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Full Version: new material on the web: pugio ? spatha ?
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Salve,<br>
look at the attached - in my view doubtful - pugio and the spatha with the odd handle. What do the experts think ?<br>
Was recently for sale on a notorious web auction site (:-).<br>
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<img src="http://sempires.com/A323.jpg" style="border:0;"/><br>
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30 cm long incl handle, blade 20 cm<br>
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and the "spatha" 92 long, blade 81 cm.<br>
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<img src="http://i23.ebayimg.com/02/i/02/aa/f0/e8_1.JPG" style="border:0;"/><br>
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<img src="http://i17.ebayimg.com/02/i/02/aa/5b/65_1.JPG" style="border:0;"/><br>
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Of course no info as to where it came from and if in a Roman layer.<br>
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And look at all those many handles that could get away as helmet handles, but are more likely just for boxes and glass urns:<br>
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<img src="http://i7.ebayimg.com/02/i/02/7f/11/d5_1.JPG" style="border:0;"/><br>
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<img src="http://i3.ebayimg.com/01/i/02/b5/60/7c_1_b.JPG" style="border:0;"/> <p></p><i>Edited by: <A HREF=http://p200.ezboard.com/[email protected]>raeticus</A> at: 11/3/04 5:22 am<br></i>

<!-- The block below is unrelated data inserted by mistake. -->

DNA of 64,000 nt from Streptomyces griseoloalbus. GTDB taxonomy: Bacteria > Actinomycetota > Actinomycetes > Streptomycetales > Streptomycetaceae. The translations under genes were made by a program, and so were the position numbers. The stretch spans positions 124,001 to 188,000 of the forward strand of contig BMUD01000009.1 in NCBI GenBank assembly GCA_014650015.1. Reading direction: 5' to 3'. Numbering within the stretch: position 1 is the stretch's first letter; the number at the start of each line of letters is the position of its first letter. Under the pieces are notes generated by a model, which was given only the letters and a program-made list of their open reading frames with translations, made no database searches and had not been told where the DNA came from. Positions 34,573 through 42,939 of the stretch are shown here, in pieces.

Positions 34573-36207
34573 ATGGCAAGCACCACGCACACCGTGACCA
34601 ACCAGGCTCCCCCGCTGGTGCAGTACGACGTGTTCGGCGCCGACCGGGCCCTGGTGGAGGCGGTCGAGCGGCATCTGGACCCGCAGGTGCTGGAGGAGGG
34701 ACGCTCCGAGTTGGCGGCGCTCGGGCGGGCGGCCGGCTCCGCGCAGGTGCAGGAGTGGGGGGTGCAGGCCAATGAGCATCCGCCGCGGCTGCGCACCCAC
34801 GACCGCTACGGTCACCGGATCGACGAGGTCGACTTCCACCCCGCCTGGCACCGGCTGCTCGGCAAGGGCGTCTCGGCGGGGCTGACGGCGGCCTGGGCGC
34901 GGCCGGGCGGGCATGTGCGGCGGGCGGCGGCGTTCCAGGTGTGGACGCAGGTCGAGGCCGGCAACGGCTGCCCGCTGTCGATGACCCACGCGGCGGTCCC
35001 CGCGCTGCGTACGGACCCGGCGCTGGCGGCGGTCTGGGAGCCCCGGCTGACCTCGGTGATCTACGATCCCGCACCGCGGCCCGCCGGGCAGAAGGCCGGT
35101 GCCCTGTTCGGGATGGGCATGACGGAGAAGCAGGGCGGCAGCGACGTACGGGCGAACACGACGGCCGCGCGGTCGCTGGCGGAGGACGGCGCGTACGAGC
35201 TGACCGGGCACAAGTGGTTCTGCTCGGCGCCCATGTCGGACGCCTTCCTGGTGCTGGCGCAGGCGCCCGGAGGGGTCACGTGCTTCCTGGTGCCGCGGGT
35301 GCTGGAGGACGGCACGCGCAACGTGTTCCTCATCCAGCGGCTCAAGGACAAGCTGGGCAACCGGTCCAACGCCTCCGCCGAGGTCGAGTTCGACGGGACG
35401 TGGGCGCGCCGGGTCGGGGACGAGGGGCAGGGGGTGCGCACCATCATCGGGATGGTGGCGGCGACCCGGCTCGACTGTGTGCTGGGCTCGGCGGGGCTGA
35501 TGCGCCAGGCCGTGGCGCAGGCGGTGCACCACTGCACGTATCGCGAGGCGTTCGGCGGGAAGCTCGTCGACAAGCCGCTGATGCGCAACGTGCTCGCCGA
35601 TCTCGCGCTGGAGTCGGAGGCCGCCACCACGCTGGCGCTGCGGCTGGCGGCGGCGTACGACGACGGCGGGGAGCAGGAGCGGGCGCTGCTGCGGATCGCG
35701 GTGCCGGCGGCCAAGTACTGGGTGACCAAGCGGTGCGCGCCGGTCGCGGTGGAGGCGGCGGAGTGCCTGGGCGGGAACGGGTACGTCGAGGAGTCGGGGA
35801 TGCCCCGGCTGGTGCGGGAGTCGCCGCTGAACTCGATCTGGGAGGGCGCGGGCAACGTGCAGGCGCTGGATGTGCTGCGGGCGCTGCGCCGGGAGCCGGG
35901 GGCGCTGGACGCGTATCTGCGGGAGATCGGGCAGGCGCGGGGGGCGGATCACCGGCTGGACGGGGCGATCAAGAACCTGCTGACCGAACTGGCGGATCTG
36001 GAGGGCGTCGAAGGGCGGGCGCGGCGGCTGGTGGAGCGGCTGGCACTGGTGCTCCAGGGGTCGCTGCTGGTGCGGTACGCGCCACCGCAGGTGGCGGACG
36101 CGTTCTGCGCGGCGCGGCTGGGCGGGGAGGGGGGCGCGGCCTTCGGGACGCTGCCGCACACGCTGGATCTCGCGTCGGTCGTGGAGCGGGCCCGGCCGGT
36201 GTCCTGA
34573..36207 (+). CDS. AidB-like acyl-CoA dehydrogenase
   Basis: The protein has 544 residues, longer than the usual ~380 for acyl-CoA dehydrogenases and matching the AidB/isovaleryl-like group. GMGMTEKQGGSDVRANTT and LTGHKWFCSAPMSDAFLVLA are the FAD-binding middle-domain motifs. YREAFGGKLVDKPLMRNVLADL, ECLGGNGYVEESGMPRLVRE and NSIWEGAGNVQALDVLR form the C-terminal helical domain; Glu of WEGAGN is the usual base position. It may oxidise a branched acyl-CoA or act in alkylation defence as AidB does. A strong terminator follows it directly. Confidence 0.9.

Raetice,<br>
I'm no expert on iron or what it looks like immediately after being dug up after a couple of thousand years but from its shape the pugio looks as if it may be genuine. It has a type 'C' blade (isoceles triangular shape and faint or no midrib) and a type II tang. Admittedly the blade is very short but I know of at least one pugio of similar proportions (off the top of my head I think it was from Mehrum but I'll check when I get home). The daggers depicted on Brutus' coins after Caesar's assassination are also of similar proportions. The spatha looks extremely long to my mind and I don't understand the purpose of the odd looking rivet projecting from the tang, but I don't know enough about spathae to comment on its possible authenticity.<br>
I agree that the handles seem unlikely to be from helmets. The top one is a possibility but most of the ones I recall seeing in museums are in the form of two dolphins meeting nose to nose. I think the bottom handle is almost certainly from a piece of furniture (or perhaps glassware as you suggest) as it seems unlikely that the retaining lugs of the split pins would survive or at best remain in their original shape after being pulled through a small hole in a helmet neck guard during the act of detatching the handle from the helmet. A piece of wooden furniture however, could rot and disintegrate completely, while its metal fittings might remain in a more or less unchanged form, provided the furniture was not subject to any sudden movements as it fell apart. Of course, there is always the possibility of modern forgeries, but there are other members here better qualified to spot forgeries than me so I will leave that to them.<br>